Researchers from Lancaster University are exploring whether technology could be the key to tackling the UK’s loneliness epidemic by better connecting older adults with their communities.
Ironically, isolation and loneliness have spread rapidly as communication has become easier – particularly among older adults. According to Age UK, 3.9 million older adults see the TV as their best form of company – an issue that carries serious consequences. Loneliness is said to increase the risk of death by 26% – equivalent to factors such as smoking and obesity – and cost the nation £6,000 per person in health costs and pressure on local services.
In an age when increasing services and information are available online, how can a non-digitalised generation engage with technology to help improve the quality of their lives?
Lancaster University researchers are working on a €2.9 million project involving more than 100 older adults across Europe to co-create apps and digital services to deal with complex social issues such as isolation, exclusion and access to services.
The UK arm of the ‘Mobile Age’ project, which will culminate in written policy briefs for the EU and UK government, is focused on the South Lakeland area and centres around reducing social isolation and loneliness.
As part of the project, a new app is being co-created with a group of 10 local older adults. Using open data, the app shows users social opportunities available in their chosen area based on their preferences, as well as offering real-time information on factors that research suggests discourage older adults from venturing out – such as weather and levels of daylight. The app will also provide clear information on what the route is like, including its terrain, whether it’s walkable, transport services available and toilet facilities along the way.
Professor Niall Hayes from Lancaster University is leading the UK research. He said: “The over 60s constitute a large and ever-growing group of very capable, active people with a will and the time to get involved with their communities – yet loneliness is an issue that affects millions across the country.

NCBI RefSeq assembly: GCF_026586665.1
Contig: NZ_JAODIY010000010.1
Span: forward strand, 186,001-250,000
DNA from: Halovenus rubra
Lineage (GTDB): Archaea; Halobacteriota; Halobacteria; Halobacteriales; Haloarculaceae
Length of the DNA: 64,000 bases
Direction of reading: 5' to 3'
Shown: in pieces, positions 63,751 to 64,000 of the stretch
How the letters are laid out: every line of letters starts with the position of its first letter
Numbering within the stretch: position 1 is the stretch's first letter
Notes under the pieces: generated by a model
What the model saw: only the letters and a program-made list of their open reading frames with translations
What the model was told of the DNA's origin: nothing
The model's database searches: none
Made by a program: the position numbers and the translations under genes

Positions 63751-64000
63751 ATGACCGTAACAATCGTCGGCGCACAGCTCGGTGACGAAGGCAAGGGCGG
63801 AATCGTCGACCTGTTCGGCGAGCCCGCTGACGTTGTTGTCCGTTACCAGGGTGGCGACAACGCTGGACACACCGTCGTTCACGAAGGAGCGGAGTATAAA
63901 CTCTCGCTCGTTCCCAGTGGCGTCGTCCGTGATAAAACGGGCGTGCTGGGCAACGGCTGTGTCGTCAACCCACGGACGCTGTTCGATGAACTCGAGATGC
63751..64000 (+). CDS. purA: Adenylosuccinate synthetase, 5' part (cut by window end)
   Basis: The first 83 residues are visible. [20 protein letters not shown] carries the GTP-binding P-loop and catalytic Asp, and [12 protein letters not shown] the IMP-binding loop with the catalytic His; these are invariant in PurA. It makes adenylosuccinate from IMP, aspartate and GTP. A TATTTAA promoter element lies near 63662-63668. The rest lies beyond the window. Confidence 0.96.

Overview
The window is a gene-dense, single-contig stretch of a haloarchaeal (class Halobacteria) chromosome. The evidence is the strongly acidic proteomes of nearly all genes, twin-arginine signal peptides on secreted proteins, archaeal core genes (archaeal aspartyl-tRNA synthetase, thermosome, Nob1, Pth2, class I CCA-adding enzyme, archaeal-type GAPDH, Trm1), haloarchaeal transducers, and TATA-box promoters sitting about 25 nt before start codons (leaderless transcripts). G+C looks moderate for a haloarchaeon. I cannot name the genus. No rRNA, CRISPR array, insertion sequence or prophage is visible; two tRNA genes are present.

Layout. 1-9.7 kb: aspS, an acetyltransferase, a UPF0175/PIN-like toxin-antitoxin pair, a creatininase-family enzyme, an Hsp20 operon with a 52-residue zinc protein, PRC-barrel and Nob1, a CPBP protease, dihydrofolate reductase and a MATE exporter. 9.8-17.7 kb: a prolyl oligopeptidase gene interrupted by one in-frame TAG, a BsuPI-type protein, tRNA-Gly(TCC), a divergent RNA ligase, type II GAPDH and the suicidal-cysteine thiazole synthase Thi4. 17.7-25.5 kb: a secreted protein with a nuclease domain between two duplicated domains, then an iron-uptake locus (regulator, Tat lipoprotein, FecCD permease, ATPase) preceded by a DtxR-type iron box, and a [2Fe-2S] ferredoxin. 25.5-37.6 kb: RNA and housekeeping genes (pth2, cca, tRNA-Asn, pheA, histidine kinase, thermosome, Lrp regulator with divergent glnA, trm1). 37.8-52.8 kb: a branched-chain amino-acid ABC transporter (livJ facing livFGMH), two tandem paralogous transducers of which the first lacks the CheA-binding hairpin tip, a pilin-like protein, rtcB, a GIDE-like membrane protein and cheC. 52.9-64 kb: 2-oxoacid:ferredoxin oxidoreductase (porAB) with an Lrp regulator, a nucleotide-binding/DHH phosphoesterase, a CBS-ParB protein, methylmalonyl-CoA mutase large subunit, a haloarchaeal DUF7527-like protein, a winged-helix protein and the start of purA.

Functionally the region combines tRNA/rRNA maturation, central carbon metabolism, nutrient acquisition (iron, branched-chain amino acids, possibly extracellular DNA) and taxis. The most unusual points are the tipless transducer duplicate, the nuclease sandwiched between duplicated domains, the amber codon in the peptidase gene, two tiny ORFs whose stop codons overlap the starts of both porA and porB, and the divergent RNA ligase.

“Older adults are a largely untapped source of smart, sociable people but they are at risk of being excluded from the digital age as they often cannot access the information that others have at their fingertips. Rather than isolating them from the digital world, our research looks at co-creating something that works for them – opening up a brand new world of information that should create more social opportunities and a greater feeling of community.”
While a large proportion of the community see devices like tablets and smartphones as ways to enhance social circles, research shows older adults don’t feel the same way. They haven’t grown up with technology and often fear it could replace real, face-to-face social engagement.
Working in conjunction with Lancaster University’s Nigel Davis, a professor in Computing and Communications, an app is in its last stages of development and will be rolled out within the UK’s chosen pilot community – South Lakeland in Cumbria – in the New Year.
Professor Hayes said: “The app is designed to be intuitive and easy to use but now we need to test it with different community groups. We want to capture the views of as many people as possible before passing on our policy recommendations – which will include the recommendation that large screens are displayed within existing community groups so all attendees get into a routine of accessing information and planning their next participation.
“We are working with local charities, support services and the local council and anticipate that lessons learned in this project will help shape local digital services in the future.”
Over the next 12 months, the researchers will also continue to co-create with local participants, this time focusing on the role of carers and volunteers in supporting older people to use the app and access events.
More than 15,000 frail elderly New Zealanders are lonely